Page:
President Vladimir Putin addressed the Duma for the 13th time last week. Though there were no revelations in the speech—no bold new visions for the development of the country were proffered—the focus was notably different. Russia’s President talked much less about foreign policy than in the previous three years, and this time his rhetoric sounded conciliatory. This little twist was predictable: the independent Levada Center had published a new poll two days before Putin’s address reporting that two-thirds of Russians would welcome an improvement in relations with the West.
Vladimir Putin rarely echoes the vox populi directly, and given the possibility of improved relations with the incoming Trump Administration, Putin was likely to change the tone of his messaging on relations with the West this year regardless of what polls said. But the Kremlin is mindful of polls, and the Levada survey provided Putin with cover to do what he probably wanted to do anyway.
In earlier speeches, Putin explained Russia’s relationship to the West in terms of righteousness, speaking from the perspective of an empire that merely claims what simply belongs to it. Last week, perhaps channeling the public mood, Russia’s President described Russia as a victim that is nonetheless willing to make amends with its tormentors—a principle made famous in a Russian comedy titled To Those To Whom I am Indebted, I Forgive Everything:
You all know that we have encountered attempts to pressure us from abroad over these last years. I mentioned this twice. They have used every means: from spreading myths about Russian aggression, propaganda and meddling in others’ elections to persecuting our athletes, including our Paralympic athletes. […]
What I want to say is that everyone has more than had their fill now of media campaigns carried out to order, the fabrication and publication of compromising material, and moralising lectures. If need be, we can lecture whoever, but we understand our responsibility and we have a sincere desire to take part in resolving global and regional problems, in situations, of course, where our involvement is fitting, wanted and needed.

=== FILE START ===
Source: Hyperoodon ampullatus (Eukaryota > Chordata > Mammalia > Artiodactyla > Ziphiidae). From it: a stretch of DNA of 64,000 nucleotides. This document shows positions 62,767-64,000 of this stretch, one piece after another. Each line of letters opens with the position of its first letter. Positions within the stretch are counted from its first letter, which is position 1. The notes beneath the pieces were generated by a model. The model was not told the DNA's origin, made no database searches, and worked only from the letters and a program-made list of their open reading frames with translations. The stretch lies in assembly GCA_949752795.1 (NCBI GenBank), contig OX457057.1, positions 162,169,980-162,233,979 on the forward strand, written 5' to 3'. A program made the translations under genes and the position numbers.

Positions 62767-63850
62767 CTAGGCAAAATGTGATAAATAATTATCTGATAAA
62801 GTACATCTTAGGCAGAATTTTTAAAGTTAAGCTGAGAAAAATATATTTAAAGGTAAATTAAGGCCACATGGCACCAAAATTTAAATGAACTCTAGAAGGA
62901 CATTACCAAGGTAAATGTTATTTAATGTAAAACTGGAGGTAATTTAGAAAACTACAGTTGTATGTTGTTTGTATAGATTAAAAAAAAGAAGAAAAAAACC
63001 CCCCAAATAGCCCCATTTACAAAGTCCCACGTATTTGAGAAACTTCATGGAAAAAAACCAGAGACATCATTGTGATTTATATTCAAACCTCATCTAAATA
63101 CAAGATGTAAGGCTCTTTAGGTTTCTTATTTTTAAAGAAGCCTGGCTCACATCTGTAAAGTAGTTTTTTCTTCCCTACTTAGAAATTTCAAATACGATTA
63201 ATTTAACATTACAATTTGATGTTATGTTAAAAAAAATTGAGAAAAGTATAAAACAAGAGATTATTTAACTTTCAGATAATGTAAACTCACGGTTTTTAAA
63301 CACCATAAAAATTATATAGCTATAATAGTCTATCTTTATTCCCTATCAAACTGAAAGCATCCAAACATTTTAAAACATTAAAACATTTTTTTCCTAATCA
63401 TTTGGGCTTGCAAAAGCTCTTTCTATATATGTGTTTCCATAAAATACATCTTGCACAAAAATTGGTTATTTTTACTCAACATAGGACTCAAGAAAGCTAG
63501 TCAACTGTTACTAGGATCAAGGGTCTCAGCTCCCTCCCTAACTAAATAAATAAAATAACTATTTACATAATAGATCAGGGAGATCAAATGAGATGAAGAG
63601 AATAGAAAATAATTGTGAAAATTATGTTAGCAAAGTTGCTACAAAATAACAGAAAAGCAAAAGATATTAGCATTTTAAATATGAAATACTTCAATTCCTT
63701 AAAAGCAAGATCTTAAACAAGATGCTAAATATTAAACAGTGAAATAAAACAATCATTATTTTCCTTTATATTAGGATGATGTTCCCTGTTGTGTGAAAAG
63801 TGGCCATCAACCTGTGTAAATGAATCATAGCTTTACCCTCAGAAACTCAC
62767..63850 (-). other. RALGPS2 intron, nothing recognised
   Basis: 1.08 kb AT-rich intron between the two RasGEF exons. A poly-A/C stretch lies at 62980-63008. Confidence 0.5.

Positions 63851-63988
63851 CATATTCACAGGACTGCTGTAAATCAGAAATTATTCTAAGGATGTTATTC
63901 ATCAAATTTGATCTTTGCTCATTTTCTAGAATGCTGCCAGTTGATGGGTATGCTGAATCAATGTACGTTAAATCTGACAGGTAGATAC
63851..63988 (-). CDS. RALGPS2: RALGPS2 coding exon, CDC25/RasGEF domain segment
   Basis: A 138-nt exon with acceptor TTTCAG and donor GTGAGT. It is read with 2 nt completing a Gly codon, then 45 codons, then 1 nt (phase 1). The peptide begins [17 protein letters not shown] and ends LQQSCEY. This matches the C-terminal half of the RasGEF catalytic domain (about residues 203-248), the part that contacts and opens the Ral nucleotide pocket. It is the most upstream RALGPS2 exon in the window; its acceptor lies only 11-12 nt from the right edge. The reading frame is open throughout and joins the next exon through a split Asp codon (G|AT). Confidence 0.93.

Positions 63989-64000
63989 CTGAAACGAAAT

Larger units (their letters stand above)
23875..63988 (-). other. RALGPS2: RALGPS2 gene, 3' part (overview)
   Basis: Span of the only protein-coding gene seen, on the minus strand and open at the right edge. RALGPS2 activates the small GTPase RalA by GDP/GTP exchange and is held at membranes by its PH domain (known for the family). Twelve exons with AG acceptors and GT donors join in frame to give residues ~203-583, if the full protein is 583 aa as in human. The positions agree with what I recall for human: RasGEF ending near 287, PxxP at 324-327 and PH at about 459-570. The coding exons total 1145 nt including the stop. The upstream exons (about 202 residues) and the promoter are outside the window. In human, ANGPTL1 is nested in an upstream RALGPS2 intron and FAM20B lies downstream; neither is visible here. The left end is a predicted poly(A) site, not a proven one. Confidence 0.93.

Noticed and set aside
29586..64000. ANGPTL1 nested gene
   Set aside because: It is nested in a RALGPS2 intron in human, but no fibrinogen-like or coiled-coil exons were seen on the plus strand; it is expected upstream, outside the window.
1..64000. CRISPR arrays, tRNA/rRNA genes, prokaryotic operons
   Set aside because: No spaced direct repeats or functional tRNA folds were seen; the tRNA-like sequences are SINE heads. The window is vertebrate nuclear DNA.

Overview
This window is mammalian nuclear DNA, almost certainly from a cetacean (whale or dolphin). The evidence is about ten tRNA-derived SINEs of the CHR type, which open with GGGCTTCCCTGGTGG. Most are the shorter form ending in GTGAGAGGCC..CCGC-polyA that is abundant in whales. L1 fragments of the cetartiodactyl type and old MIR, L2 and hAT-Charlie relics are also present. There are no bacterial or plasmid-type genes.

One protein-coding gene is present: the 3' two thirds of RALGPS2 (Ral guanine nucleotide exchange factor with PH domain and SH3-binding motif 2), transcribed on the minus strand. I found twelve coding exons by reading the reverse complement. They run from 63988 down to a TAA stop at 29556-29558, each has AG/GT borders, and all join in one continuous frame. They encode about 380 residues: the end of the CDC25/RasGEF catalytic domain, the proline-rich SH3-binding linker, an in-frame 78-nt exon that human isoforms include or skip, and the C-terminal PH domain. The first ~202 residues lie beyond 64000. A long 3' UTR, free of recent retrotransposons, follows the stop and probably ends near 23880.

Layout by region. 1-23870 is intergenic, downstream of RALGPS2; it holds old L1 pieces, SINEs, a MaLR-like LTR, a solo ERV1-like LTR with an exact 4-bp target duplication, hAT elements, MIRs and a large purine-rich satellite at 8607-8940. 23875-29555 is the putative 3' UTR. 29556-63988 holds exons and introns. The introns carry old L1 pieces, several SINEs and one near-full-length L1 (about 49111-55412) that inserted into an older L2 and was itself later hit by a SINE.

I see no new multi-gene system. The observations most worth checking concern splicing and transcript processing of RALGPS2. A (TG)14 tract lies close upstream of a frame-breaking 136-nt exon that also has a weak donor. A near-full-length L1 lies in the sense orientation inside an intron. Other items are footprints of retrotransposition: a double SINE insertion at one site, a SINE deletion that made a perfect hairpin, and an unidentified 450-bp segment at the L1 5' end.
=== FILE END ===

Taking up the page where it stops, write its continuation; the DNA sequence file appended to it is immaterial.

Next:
We do not want confrontation with anyone. We have no need for it and neither do our partners or the global community. Unlike some of our colleagues abroad, who consider Russia an adversary, we do not seek and never have sought enemies. We need friends.
When talking about relations with the United States, Putin said:
Russia is also ready to work with the new U.S. Administration. It is important to put bilateral relations back on track and to develop them on an equal and mutually beneficial basis. […]
I certainly count on joining efforts with the United States in the fight against real rather than fictional threats, international terrorism being one of them. That is the task our servicemen are fulfilling in Syria. Terrorists have suffered significant losses. The Russian Army and Navy have shown convincingly that they are capable of operating effectively away from their permanent deployment sites.
(Incidentally, the day after Putin’s speech, Levada published another survey, this time reporting that 63 percent of Russians think Ukraine should both be an independent country and have good relations with Russia. Only 27 percent strongly favored that Russia should keep Ukraine tightly in its orbit, exerting political and economic control over its neighbor.)
Having minimized the part of his speech having to do with international affairs, Vladimir Putin could have been expected to concentrate instead on domestic matters. But it was not to be. Most of his themes were retreads from years past. Echoing last year’s speech, Putin talked about the need to reduce the pressure of the siloviki on business. These calls were never convincing to being with, but they sounded particularly hollow in the context of all the arrests and searches conducted by the FSB this year (extensively familiar to our readers). The only thing even vaguely new was Putin’s tax proposal: he proposed shifting the tax burden away from businesses in order to stimulate growth. Any changes to the tax system, which will apparently include an overall tax hike, should be done no earlier than 2018, Putin surmised—after Presidential elections.
Overall, there was a palpable mustiness to Putin’s address—a kind of Brezhnev-era sense of stagnation permeated the speech. (Putin perhaps had Brezhnev in mind when he mused to Interfax earlier this week about his retirement plans. He does not appear to want to leave office “feet-first”.) One national goal was proposed by Putin, however. Like Barack Obama, who announced a national “moonshot” initiative at his last State of the Union address—a fight to eliminate cancer—Vladimir Putin also spoke about Russia’s top priority in medicine: to provide all the hospitals in the country with high-speed internet.